I feel like we’re balancing on an apex of good fortune and good advice, us modern homesteaders. We live in two worlds and have the sense to marry the best of both for a more fulfilling life. We’ve set aside any preferences for easy—allotting a little more time for the tasks that make a home run. If this was 1856 that would mean practically living with an ankle bracelet. In the past homesteaders were under house arrest. Leaving the farm meant something wasn’t being fed, cooked, skinned, weeded or sewn. But today, thanks to the advances in that same technology we can run a small farm, go to our jobs, and then come home and go see a movie. We can do this because have automatic timers on our coop lights and rototillers for our backyard gardens. We can shop online for fabric and fill our pickups with feed sacks. If you want to call this way of living hypocritical, be my guest, but I just call it lucky.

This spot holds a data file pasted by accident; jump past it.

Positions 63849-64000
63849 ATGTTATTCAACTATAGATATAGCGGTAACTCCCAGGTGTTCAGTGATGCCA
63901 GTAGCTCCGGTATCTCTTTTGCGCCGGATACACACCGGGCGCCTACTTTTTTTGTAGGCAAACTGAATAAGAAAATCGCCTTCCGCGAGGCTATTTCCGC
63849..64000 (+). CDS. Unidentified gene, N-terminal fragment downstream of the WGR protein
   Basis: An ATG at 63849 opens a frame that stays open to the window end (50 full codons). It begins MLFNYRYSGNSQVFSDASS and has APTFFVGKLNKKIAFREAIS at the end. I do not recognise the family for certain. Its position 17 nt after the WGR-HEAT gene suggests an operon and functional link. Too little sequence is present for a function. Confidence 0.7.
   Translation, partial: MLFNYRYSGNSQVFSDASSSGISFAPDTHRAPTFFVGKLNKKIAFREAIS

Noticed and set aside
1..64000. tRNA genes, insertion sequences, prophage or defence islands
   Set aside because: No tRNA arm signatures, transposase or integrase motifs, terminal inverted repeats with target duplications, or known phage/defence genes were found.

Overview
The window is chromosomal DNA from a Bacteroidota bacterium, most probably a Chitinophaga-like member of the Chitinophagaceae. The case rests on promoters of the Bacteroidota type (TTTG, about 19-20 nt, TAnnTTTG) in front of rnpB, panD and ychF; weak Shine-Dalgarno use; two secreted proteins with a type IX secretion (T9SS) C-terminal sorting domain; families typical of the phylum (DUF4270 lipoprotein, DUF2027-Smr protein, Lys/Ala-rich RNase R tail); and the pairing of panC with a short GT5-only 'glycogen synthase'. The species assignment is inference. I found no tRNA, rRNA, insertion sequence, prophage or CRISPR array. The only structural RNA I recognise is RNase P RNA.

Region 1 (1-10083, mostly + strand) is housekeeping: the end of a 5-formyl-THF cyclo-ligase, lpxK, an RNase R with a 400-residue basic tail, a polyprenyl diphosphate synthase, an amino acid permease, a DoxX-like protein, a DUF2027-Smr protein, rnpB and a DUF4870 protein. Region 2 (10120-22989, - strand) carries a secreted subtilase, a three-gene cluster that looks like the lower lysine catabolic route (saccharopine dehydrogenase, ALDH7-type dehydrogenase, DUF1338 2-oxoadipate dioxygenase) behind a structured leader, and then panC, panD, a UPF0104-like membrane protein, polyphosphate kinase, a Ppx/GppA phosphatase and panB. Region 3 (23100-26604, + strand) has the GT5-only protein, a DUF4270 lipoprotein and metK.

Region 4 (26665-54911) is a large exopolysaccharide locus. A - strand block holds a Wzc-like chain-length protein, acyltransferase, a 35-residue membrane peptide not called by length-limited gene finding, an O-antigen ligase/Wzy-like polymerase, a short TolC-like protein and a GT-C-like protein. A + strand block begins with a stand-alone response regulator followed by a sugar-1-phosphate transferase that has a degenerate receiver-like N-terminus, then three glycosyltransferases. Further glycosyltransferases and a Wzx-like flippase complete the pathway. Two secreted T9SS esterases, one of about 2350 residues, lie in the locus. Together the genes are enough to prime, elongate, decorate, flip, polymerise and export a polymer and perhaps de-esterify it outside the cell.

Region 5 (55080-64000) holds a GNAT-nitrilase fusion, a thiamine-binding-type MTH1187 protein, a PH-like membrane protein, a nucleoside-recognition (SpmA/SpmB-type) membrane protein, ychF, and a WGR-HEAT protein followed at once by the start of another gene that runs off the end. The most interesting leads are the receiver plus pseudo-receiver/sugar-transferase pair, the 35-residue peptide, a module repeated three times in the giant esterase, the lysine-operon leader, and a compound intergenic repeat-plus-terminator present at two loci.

We have the tools to live in modern society and still work, eat, and breathe like the best portions of our past. Before everything got too easy, we may have worn ankle bracelets to our homes—but at least the prison food didn’t have E. Coli and we slept like draft animals because still knew how to lift a scythe or hammer. We don't need to stay within twenty acres of our houses anymore, but even if we chose to we now have high speed internet to build communities and share stories online. To me, my internet connection is as vital as the radio was when it first came out. A way to get news, hear music, share wisdom and learn. I wouldn't want to be so low tech I couldn't be without it, and I say that as someone who still breaks sod with a steel garden hoe.